As I normally travel to work pretty early to avoid heavy traffic, I tend to see the fallout from these events as groups of tired, disheveled and mostly inebriated students make their way back to their lodgings.
The guys all look the same wearing the standard black tie outfit which proves that in certain areas the University still has its foot wedged firmly in tradition.
In these days of supposed sexual equality, it's interesting that the women don't have to conform to the same rigid control over what they wear.
On the plus side, it does make the scenery quite interesting and sometimes downright distracting as you drive past.
While some are dressed fairly conservatively, other sport dresses with great long slits up the side or neck lines that have been designed as a showcase for cleavage and more besides. Terrible..........

Where was I?
Oh yes...
Although the balls are probably the highlight of the student's social calendar, there are plenty of other occasions where they can don their penguin suits and high-class hooker dresses, and a few weeks ago I was invited to one of the so-called 'formals' at Queen's College by one of the researchers.
Being completely clueless about such things I thought I'd do a little digging to find out what this would entail before committing myself to anything.
As it turned out it would involve having dinner at the college wearing a suit and black tie, while sitting at long tables with a large number of (to me) complete strangers, before being expected to do that social mingling thing, which in my case usually consists of standing on my own with a glass of wine while wondering what would be the earliest time I can leave without appearing rude.
So would I like to accept the invitation and put myself through what amounts to an evening of torture, or would I politely decline and just go home where I can have a normal dinner and put my feet up in front of the telly with a nice glass of Scotch?
Can you guess which I chose?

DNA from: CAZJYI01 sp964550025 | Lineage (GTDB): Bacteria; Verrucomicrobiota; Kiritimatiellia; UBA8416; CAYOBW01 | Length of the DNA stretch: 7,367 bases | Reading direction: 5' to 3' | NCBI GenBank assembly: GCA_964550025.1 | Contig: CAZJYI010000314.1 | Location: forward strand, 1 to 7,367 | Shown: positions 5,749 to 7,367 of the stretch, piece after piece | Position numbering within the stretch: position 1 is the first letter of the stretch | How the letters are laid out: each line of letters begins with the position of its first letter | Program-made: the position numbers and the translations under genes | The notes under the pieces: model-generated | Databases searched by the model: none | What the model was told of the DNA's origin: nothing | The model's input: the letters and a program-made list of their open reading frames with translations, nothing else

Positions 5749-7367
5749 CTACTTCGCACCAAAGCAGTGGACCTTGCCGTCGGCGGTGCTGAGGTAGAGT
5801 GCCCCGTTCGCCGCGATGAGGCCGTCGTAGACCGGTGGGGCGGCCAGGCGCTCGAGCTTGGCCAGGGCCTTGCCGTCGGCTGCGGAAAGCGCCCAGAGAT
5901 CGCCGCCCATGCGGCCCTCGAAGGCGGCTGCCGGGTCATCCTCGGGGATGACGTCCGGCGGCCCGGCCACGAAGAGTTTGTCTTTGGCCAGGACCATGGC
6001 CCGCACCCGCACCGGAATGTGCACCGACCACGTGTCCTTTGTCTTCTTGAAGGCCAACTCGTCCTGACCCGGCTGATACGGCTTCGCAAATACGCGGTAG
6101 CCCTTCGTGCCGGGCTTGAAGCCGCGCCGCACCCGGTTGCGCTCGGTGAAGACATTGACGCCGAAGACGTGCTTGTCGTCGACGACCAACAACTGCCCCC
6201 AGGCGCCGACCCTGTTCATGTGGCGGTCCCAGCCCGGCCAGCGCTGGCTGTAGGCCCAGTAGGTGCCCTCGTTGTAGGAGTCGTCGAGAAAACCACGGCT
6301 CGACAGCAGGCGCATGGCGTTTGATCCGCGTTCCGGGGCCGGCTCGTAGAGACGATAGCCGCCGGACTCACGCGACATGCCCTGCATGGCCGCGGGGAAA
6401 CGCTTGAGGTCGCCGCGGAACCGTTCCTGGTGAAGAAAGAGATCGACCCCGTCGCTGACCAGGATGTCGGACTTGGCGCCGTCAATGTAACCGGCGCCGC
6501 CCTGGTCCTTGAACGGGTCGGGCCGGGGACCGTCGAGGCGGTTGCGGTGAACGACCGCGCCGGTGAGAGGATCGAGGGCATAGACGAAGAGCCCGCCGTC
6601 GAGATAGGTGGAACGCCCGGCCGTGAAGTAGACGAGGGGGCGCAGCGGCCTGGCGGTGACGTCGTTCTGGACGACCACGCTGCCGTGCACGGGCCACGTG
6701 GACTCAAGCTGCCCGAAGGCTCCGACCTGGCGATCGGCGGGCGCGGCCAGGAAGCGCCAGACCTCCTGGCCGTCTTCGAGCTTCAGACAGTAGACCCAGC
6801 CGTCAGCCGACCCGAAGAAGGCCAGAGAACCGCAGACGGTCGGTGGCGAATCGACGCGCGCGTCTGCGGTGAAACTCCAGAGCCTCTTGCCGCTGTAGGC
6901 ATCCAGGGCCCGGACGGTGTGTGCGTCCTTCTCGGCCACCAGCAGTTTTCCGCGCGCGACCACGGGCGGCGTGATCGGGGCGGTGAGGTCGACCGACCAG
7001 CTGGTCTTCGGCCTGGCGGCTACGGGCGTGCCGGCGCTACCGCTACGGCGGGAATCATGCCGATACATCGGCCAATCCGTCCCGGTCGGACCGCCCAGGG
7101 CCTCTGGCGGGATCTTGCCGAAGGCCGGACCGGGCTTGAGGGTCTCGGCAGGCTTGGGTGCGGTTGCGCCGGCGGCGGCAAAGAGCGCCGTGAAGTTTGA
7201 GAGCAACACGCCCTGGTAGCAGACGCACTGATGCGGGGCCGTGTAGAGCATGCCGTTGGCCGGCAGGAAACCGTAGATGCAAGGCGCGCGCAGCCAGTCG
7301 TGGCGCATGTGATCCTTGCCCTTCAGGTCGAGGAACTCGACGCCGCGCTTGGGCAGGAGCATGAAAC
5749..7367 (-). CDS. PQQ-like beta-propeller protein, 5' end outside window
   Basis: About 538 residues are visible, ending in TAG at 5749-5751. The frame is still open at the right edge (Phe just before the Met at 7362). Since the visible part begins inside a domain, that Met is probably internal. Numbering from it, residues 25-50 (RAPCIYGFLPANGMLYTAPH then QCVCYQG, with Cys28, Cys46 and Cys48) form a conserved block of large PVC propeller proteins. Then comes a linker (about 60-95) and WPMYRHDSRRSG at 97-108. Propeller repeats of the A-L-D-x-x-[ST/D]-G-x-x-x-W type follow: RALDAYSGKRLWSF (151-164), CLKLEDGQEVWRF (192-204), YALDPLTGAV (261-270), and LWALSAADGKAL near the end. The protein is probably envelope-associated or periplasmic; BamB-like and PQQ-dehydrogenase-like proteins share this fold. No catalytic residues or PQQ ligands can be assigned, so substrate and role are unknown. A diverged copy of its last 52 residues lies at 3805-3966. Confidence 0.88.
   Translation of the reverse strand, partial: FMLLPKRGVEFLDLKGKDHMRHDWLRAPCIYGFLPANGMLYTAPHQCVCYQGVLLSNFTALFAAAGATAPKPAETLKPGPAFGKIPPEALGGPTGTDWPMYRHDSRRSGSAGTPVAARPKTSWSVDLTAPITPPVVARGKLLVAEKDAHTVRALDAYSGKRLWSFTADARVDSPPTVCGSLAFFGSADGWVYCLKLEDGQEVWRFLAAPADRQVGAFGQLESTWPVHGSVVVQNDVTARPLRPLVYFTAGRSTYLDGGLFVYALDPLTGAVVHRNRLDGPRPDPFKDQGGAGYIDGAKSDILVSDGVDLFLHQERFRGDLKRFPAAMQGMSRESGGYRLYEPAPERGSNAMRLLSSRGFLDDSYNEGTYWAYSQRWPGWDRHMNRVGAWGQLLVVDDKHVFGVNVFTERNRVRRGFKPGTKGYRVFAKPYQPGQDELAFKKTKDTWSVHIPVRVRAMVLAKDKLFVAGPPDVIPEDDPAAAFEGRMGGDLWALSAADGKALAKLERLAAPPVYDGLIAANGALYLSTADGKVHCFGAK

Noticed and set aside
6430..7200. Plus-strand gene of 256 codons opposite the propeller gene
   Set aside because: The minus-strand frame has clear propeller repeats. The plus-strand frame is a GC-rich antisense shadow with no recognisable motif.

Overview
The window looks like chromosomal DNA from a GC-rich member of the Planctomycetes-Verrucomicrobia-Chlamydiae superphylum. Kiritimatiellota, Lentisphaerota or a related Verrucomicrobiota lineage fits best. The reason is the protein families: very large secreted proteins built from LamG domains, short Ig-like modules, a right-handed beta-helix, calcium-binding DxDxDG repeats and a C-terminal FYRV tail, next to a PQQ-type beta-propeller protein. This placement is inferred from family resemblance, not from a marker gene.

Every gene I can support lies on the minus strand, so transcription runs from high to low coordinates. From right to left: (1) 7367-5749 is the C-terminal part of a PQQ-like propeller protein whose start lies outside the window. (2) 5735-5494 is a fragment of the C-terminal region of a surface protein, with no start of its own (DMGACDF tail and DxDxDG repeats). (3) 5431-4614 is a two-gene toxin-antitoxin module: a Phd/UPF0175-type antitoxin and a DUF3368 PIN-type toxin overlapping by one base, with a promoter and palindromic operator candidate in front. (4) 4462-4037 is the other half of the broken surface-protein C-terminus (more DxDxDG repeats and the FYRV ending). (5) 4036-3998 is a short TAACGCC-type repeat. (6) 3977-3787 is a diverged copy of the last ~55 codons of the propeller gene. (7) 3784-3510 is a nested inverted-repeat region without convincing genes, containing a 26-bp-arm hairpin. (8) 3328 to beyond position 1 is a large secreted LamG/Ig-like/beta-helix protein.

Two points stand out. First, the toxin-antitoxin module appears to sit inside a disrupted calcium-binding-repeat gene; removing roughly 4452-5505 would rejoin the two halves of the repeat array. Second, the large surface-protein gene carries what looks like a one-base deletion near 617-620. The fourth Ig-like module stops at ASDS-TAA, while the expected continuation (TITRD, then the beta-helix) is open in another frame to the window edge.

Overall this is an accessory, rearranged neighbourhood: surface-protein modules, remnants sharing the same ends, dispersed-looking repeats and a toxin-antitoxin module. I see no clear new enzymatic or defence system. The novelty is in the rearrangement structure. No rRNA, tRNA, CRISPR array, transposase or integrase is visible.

Thursday, 15 June 2017

Lavatorial

In the original 'Trainspotting' film we were introduced to what was apparently the 'worst toilet in Scotland'.
The scene is one of those iconic moments in cinema along with the "Do you feel lucky, punk?" bit in Dirty Harry, Jack Nicholson coming through the door with an axe saying "Here's Johnny!", and Anne Hathaway getting her glorious thrupenny bits out in 'Love and other drugs'.
OK, so we all have different things that stick in the memory.....
The Trainspotting scene however, does make me thankful that I've never come across a toilet in a state remotely as bad as that, but that's probably because I've never attended a music festival.

I admit to being a bit fussy about the facilities I'll entrust my bottom to, which can be a problem in the workplace where so many people seem to have sprinkler attachments on their arseholes, think flushing is optional, and have no idea how to use a toilet brush.
On a list of things I enjoy doing, running between every gents around the site trying to find a lavatory that is sanitary enough, with an increasing sense of panic because I'm about to give birth is pretty near the bottom; somewhere between having surgery and going to weddings.

It makes me wonder if people who leave toilets in such a vile state behave the same way at home.
I expect the majority do not, but when they're at work they somehow get the attitude of "Why should I clean that when someone else is paid to do it?", and I find that frankly appalling.
Even if cleaning toilets is part of your job, surely nobody wants to walk into a cubicle - mop and bucket in hand - to be confronted by the aftermath of someone's big night out featuring ten pints of Guinness and a dodgy chicken vindaloo.
On the back of the cubicle doors at work there is a sign that says 'Please leave this facility in the state you expect to find it', but I can't help thinking that replacing 'expect' with 'like' would be a considerable improvement, because expectations can often be pretty low.
While they're at it, they could also add an instruction sheet for how to use a bog brush and a small pamphlet entitled 'Hygiene - A beginners guide to moral obligations'.
Rant over.
Please wash your hands.



Saturday, 10 June 2017

Still alive

I've just returned from one of my trips to London to meet up with the guys, and I'm happy to report that I'm still in one fully functioning piece.
After recent events it had crossed my mind to change the location or even cancel altogether, but we're British so it's in our nature to stick two fingers up at the bastards and carry on with life undeterred.

I'm glad we stuck to our plans, because it turned out to be a really good day.
Having met up at Kings Cross we walked to Camden Lock, passing by a trio of the old gasometers which have undergone an impressive revamp. Two have been converted into some sort of residential or commercial buildings with the external ironwork left intact, while the third contains an amazing circular garden space with mirrored pillars supporting an intricate mirrored canopy.
It was so wonderful to see an example of urban regeneration which retains such iconic structures.


We pressed on, taking a rest at the top of Primrose Hill (where I decided that women's yoga is now officially a spectator sport) to admire the view while the sun beat down, making me thankful I'd remembered to bring a hat to cover my virtually bald head.